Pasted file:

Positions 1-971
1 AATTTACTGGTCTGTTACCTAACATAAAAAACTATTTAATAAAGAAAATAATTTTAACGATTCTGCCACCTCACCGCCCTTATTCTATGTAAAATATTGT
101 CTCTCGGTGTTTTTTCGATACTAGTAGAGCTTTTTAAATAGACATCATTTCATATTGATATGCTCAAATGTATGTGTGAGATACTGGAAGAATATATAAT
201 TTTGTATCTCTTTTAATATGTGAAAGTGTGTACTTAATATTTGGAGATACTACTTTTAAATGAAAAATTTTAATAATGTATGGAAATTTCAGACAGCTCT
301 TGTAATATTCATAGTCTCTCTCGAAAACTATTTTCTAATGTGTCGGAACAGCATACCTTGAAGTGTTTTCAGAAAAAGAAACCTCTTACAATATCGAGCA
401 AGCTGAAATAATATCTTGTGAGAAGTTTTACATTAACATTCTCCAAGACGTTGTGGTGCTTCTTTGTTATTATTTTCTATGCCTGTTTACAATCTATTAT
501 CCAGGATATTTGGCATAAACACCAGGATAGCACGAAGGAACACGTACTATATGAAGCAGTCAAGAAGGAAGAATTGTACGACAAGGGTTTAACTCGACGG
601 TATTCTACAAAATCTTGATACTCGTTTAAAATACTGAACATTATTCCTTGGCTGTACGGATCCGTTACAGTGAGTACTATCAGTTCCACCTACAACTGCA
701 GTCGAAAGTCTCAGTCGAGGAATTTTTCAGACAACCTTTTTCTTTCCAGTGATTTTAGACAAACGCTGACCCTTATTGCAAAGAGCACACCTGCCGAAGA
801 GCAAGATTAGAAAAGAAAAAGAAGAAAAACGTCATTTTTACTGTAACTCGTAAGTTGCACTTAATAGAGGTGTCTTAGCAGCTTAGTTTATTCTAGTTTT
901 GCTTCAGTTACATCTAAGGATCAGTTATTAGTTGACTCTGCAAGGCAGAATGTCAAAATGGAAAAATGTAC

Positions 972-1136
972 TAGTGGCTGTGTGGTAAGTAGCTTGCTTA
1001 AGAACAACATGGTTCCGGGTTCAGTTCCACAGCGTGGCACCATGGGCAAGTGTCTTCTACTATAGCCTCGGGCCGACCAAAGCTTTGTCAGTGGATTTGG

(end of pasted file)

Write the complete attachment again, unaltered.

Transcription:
Positions 1-971
1 AATTTACTGGTCTGTTACCTAACATAAAAAACTATTTAATAAAGAAAATAATTTTAACGATTCTGCCACCTCACCGCCCTTATTCTATGTAAAATATTGT
101 CTCTCGGTGTTTTTTCGATACTAGTAGAGCTTTTTAAATAGACATCATTTCATATTGATATGCTCAAATGTATGTGTGAGATACTGGAAGAATATATAAT
201 TTTGTATCTCTTTTAATATGTGAAAGTGTGTACTTAATATTTGGAGATACTACTTTTAAATGAAAAATTTTAATAATGTATGGAAATTTCAGACAGCTCT
301 TGTAATATTCATAGTCTCTCTCGAAAACTATTTTCTAATGTGTCGGAACAGCATACCTTGAAGTGTTTTCAGAAAAAGAAACCTCTTACAATATCGAGCA
401 AGCTGAAATAATATCTTGTGAGAAGTTTTACATTAACATTCTCCAAGACGTTGTGGTGCTTCTTTGTTATTATTTTCTATGCCTGTTTACAATCTATTAT
501 CCAGGATATTTGGCATAAACACCAGGATAGCACGAAGGAACACGTACTATATGAAGCAGTCAAGAAGGAAGAATTGTACGACAAGGGTTTAACTCGACGG
601 TATTCTACAAAATCTTGATACTCGTTTAAAATACTGAACATTATTCCTTGGCTGTACGGATCCGTTACAGTGAGTACTATCAGTTCCACCTACAACTGCA
701 GTCGAAAGTCTCAGTCGAGGAATTTTTCAGACAACCTTTTTCTTTCCAGTGATTTTAGACAAACGCTGACCCTTATTGCAAAGAGCACACCTGCCGAAGA
801 GCAAGATTAGAAAAGAAAAAGAAGAAAAACGTCATTTTTACTGTAACTCGTAAGTTGCACTTAATAGAGGTGTCTTAGCAGCTTAGTTTATTCTAGTTTT
901 GCTTCAGTTACATCTAAGGATCAGTTATTAGTTGACTCTGCAAGGCAGAATGTCAAAATGGAAAAATGTAC

Positions 972-1136
972 TAGTGGCTGTGTGGTAAGTAGCTTGCTTA
1001 AGAACAACATGGTTCCGGGTTCAGTTCCACAGCGTGGCACCATGGGCAAGTGTCTTCTACTATAGCCTCGGGCCGACCAAAGCTTTGTCAGTGGATTTGG